"I hear people talking, you hear people saying" a racial slur, said Audrey Emery, 67, who is white and lives a couple of houses down from the Dosters. "My feeling is I have nothing against blacks ... I know a lot of black people. We're like brothers and sisters."

Emery said she felt bad when the Dosters' home was attacked.

"This is a free country. You can move where you want," she said. "It's just wrong."

It's also against the law, say civil rights activists. But when the racial demographics of a community change, violence may increase, said an official with the Southern Poverty Law Center.

In metro Detroit, the problem of black people encountering racial violence when they move into white neighborhoods goes back decades, say historians. One day in September 1925, a mob of hundreds of whites rushed the Detroit home of Ossian Sweet, a black doctor, who had just moved into a white neighborhood. And during the post-war era, many blacks were hassled after moving into all-white blocks.

In Trenton, Warren and Taylor, as with other Detroit suburbs, from 1990 to 2000 the African-American population increased, according to U.S. census figures. In Taylor, the African-American population jumped 93%, to almost 9% of the city's population, compared to 4% in 1990.

"It sort of goes in phases," said Shanna Smith, head of the National Fair Housing Alliance, about such incidents. Her Washington, D.C.-based group helped convince ABC to drop the controversial TV show about minorities moving into a white neighborhood. The local office of the alliance receives about 150 complaints of housing bias every year, but that figure also includes cases in which blacks and other minorities are denied opportunities to move into a neighborhood.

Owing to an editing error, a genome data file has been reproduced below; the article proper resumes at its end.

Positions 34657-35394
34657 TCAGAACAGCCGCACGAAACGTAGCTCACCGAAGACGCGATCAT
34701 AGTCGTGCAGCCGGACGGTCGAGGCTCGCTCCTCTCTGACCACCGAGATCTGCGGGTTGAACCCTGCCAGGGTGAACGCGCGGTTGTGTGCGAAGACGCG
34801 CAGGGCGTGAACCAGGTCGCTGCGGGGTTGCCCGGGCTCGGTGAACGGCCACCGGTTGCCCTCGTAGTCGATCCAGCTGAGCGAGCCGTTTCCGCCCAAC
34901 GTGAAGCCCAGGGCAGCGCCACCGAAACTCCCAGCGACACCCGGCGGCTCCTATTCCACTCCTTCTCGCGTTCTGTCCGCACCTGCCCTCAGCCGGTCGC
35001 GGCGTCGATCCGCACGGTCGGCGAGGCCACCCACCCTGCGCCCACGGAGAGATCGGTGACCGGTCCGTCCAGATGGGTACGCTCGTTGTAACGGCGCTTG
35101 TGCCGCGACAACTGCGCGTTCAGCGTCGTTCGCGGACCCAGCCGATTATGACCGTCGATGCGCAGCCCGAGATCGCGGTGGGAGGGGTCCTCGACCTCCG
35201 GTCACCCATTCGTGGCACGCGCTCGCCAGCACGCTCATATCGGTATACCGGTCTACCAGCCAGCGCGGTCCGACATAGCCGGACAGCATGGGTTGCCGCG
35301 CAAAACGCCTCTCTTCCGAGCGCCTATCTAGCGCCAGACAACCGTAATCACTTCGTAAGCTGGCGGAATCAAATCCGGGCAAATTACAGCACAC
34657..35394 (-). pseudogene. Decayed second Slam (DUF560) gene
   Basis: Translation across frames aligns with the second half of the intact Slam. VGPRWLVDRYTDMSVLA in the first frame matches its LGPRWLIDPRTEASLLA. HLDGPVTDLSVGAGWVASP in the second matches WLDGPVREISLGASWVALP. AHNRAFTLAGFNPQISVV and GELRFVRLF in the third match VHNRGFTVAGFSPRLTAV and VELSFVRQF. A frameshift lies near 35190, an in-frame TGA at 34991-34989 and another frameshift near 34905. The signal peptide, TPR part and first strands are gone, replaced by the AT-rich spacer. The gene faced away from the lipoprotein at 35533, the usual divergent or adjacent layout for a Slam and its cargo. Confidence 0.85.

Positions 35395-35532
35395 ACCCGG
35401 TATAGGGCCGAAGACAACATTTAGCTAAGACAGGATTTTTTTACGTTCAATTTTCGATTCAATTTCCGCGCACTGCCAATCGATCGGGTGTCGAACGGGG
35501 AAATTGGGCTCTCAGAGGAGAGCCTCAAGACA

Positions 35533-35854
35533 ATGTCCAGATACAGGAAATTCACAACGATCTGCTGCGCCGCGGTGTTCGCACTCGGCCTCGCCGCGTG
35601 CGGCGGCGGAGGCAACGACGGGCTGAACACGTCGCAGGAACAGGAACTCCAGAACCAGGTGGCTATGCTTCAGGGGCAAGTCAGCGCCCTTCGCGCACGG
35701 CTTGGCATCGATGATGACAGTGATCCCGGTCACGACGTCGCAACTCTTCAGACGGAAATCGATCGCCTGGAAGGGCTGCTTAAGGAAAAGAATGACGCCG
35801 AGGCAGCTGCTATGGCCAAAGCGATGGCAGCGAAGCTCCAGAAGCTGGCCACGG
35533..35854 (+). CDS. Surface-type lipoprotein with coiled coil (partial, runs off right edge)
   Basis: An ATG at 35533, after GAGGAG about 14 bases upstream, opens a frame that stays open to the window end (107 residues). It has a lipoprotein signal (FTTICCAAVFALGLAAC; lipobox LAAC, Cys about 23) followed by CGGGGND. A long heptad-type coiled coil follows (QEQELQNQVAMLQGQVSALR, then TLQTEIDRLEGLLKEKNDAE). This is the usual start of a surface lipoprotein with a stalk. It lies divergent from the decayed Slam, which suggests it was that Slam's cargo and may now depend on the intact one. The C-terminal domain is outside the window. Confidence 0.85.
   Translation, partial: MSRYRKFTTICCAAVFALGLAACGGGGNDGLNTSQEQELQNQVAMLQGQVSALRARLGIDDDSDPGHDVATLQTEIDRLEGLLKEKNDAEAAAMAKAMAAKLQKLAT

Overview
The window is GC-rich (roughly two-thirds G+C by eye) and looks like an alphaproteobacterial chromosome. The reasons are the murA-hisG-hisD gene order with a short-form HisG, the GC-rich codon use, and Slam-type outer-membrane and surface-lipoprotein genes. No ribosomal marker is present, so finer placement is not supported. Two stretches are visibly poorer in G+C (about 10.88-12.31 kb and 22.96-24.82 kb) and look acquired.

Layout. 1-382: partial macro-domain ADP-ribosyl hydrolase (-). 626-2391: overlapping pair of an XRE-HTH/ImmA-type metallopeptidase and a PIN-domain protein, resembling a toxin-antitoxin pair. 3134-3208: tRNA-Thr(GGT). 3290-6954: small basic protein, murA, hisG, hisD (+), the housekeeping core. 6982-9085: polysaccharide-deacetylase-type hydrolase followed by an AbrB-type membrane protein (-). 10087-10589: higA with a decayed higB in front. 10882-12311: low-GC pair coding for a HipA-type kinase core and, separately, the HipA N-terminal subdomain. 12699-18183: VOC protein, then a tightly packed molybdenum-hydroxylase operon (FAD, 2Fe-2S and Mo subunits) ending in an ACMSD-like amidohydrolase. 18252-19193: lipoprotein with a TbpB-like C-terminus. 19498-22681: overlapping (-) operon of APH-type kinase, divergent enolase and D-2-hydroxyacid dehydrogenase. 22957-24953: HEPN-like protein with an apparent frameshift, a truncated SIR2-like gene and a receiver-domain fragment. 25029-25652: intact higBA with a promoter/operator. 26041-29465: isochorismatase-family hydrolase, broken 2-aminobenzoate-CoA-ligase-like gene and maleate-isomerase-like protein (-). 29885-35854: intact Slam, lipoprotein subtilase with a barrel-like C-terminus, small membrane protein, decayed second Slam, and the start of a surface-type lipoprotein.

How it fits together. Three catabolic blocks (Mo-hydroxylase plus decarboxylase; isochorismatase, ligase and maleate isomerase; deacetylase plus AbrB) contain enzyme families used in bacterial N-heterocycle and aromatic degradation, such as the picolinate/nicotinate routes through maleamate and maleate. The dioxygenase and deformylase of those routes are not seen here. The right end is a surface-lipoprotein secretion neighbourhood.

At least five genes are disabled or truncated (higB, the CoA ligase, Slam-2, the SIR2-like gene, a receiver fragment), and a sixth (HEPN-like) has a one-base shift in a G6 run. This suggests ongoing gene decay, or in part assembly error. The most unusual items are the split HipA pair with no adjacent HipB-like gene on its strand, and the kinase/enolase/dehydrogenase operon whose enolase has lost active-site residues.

Across the state, there were 276 hate crimes related to race and ethnicity in Michigan for 2003, according to the FBI. But it's unclear which of those specifically dealt with minorities moving into white suburbs.

James Netter, a real estate agent from Wayne who is African American, said government must deal strongly with racial attacks. He remembers that in 1996, a church in Wayne with a largely African-American congregation was defaced with swastikas. The recent incidents concern him.

"My daughter is there in Iraq fighting for democracy and freedom, and yet she couldn't come to Trenton and buy a house in peace," said Netter. "What hypocrisy."

White residents are also upset by the racism.

"There's no place in society for those acts," said Heather Holland, pastor of St. Philip Lutheran Church in Trenton. "It just saddens me and makes me angry."

For the Dosters, a sort of resignation has set in. In their family room lies a stack of cardboard boxes they will soon fill to move into a Taylor neighborhood they hope will be more accommodating.

"I'm still ticked off, but what can you do?" said Reginald Doster. "This is what happens in America."

4 Comments:



Blogger Wild Bill said...

My qualifications to comment on this are as follows: We are the only white family in my neighborhood. For many blocks..
I also live in the South (Texas), and this is happening in the north.. I dont qualify anyone as a good citizen by color, but by character.. Hate and racial laws have applied to those who, by their actions and responses have put them at odds with those of different colors..
Example: A black person is a crack dealer.. He sells his product to a white, underage child.. The parent finds out and takes offense and assaults the black drug dealer.. The white parent faces not assault charges, but the offense of a hate crime, with very much stiffer punishment..
Were it reversed, ie: white drug dealerVSblack parent, there would be no hate crime stipulation..
Why should there be any difference in how a person protects his family from the criminal elements of society ??